Visitors from around the world come to marvel at Westminster CCTV system
How the control centre of one of the country’s most extensive CCTV systems works
Millions of people walk beneath the unblinking gaze of central London’s surveillance cameras. Most are oblivious that deep under the pavements along which they are walking, beneath restaurant kitchens and sewage drains, their digital image is gliding across a wall of plasma screens.
Westminster council’s CCTV control room, where a click and swivel of a joystick delivers panoramic views of any central London street, is seen by civil liberty campaigners as a symbol of the UK’s surveillance society.
Using the latest remote technology, the cameras rotate 360 degrees, 365 days a year, providing a hi-tech version of what the 18th century English philosopher Jeremy Bentham conceived as the “Panopticon” – a space where people can be constantly monitored but never know when they are being watched.
The Home Office, which funded the creation of the £1.25m facility seven years ago, believes it to be a “best-practice example” on which the future of the UK’s public surveillance system should be modelled.
So famed has central London’s surveillance network become that figures released yesterday revealed that more than 6,000 officials from 30 countries have come to learn lessons from the centre.
Shadow Children’s Minister Tim Loughton is chairman of Classwatch
Schools have installed CCTV cameras and microphones in classrooms to watch and listen to pupils as young as four.
The Big Brother-style surveillance is being marketed as a way to identify pupils disrupting lessons when teachers’ backs are turned.
Classwatch, the firm behind the system, says its devices can be set up to record everything that goes on in a classroom 24 hours a day and used to compile ‘evidence’ of wrongdoing.
The equipment is sold with Crown Prosecution Service-approved evidence bags to store material to be used in court cases.
The microphones and cameras can be used during lessons and when a classroom is unattended, such as during lunch breaks.
But data protection watchdog the Information Commissioner has warned the surveillance may be illegal and demanded to know why primary and secondary schools are using this kind of sophisticated equipment to watch children.
Aerial photographs of the Bhabha Atomic Research Centre on Google Earth
An Indian Court has been called to ban Google Earth amid suggestions the online satellite imaging was used to help plan the terror attacks that killed more than 170 people in Mumbai last month.
A petition entered at the Bombay High Court alleges that the Google Earth service, “aids terrorists in plotting attacks”. Advocate Amit Karkhanis has urged the court to direct Google to blur images of sensitive areas in the country until the case is decided.
There are indications that the gunmen who stormed Mumbai on November 26, and the people trained them, were technically literate. The group appears to have used complex GPS systems to navigate their way to Mumbai by sea. They communicated by satellite phone, used mobile phones with several different SIM cards, and may have monitored events as the siege unfolded via handheld Blackberry web browsers.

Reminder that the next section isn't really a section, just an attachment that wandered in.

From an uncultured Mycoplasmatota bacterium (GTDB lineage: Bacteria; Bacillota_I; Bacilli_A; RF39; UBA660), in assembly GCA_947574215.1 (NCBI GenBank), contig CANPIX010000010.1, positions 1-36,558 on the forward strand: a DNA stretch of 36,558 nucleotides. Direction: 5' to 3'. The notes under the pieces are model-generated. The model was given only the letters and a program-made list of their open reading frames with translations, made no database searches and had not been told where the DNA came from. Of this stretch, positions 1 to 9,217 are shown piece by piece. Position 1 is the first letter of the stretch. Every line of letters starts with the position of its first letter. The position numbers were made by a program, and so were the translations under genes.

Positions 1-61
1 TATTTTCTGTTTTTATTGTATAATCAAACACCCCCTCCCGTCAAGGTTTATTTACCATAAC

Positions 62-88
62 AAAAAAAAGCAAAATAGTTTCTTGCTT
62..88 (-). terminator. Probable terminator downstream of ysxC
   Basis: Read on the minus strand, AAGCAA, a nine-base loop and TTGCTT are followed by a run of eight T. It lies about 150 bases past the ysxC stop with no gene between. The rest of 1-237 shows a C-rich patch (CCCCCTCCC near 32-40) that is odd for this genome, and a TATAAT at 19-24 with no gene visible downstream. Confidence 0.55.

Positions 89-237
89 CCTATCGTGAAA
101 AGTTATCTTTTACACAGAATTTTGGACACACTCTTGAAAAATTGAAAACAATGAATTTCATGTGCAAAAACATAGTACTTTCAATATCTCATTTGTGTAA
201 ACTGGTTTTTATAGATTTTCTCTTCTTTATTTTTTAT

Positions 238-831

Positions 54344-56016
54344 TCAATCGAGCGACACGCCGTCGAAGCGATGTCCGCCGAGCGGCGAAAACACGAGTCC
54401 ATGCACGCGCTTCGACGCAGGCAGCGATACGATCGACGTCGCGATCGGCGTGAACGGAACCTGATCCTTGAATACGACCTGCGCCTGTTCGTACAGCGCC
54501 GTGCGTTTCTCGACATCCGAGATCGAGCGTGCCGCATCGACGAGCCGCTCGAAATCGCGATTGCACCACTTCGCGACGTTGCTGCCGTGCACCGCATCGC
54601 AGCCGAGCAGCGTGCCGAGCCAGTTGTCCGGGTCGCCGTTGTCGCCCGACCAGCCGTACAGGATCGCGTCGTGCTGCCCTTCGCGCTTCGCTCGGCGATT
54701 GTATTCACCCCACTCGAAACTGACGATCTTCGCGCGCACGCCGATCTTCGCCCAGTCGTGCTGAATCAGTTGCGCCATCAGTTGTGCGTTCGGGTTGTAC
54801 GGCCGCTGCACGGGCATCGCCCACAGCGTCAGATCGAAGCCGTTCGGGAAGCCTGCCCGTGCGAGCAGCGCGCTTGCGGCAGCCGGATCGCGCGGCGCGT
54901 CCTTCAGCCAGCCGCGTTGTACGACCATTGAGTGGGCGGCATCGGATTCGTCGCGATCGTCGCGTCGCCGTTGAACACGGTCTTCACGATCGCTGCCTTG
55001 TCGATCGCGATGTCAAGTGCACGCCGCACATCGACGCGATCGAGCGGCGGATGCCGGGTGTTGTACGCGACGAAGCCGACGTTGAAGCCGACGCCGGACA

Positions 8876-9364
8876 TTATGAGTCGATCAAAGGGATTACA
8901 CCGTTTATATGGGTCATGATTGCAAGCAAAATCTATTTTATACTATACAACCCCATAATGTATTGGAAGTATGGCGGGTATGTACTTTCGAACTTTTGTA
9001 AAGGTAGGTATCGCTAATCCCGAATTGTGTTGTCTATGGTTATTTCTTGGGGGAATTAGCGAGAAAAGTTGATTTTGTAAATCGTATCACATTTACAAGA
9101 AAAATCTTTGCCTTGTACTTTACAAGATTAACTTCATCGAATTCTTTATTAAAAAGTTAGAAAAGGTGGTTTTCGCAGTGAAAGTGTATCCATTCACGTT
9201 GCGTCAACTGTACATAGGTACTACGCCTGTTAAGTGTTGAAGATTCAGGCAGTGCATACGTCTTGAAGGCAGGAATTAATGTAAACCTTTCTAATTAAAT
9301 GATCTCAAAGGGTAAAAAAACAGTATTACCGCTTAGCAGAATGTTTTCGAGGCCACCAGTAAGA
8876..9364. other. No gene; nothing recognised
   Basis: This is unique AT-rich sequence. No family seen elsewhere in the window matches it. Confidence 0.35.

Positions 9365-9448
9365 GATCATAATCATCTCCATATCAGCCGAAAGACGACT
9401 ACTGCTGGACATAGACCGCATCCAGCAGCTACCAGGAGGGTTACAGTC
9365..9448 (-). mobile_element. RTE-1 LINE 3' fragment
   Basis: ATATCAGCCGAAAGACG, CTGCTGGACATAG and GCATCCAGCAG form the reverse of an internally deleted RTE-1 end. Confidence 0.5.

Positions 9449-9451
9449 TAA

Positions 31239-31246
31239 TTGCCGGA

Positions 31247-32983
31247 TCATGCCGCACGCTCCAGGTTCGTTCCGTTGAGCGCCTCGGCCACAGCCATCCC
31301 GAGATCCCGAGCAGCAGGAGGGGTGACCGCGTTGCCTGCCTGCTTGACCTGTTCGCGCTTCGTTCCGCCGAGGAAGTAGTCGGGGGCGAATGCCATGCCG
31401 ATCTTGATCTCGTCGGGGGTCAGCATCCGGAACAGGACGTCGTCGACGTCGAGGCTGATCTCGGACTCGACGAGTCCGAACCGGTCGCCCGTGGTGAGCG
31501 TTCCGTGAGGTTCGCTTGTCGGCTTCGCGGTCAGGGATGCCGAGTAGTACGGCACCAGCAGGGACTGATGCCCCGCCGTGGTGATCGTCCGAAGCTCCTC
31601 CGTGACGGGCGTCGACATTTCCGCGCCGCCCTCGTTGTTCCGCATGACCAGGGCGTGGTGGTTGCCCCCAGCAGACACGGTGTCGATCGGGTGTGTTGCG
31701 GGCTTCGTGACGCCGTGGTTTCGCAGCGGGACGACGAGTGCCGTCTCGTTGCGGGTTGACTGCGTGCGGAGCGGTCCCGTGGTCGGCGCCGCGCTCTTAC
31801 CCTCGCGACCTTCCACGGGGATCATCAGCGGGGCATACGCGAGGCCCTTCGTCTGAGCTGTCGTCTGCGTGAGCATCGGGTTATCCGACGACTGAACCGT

Police in Mumbai have said the terrorists familiarised themselves with the streets of Mumbai’s financial capital using satellite images, according to the sole gunman to be captured alive. The commandos who stormed the Taj Mahal Palace hotel in Mumbai said the militants had made a beeline for the building’s CCTV control room.
Three police officers are being investigated after a soldier claimed he was repeatedly beaten while being pinned to the ground.
CCTV footage shows Lance Corporal Mark Aspinall, who was praised for his bravery against the Taleban in Afghanistan earlier this year, being held down by two officers while a third appears to hit him on the back.
Mr Aspinall, 24, was later found guilty of of assaulting the police offices but the convictions have been quashed on appeal after a judge watched a video of the incident.
The nine-minute video, obtained by the Sunday Mirror, shows a drunken Mr Aspinall gesticulating at three police officers in Wigan, Lancashire, in July.
It is claimed that he was mistakenly identified by the officers who had been called to deal with a man causing a nuisance to paramedics in the centre of the town.
Mr Aspinall is then seen tripping as he attempts to run away from the police and then is then held down by three officers in fluorescent yellow jackets.
An officer, identified in court as PC Peter Lightfoot, appears to twice push Mr Aspinall’s head on the ground in the middle of the road.
Two colleagues – PC Richard Kelsall and another named only as Sergeant Russell – pin down his legs.
When Mr Aspinall bites one of the officers legs, PC Lightfoot appears to scrape his face on the road. He then hits Mr Aspinall eight times on the back before he is put in the back of a police van.
Centuries of British civil liberties risk being broken by the relentless pressure from the ‘security state’, the country’s top prosecutor has warned.
Outgoing Director of Public Prosecutions Sir Ken Macdonald warned that the expansion of technology by the state into everyday life could create a world future generations “can’t bear”.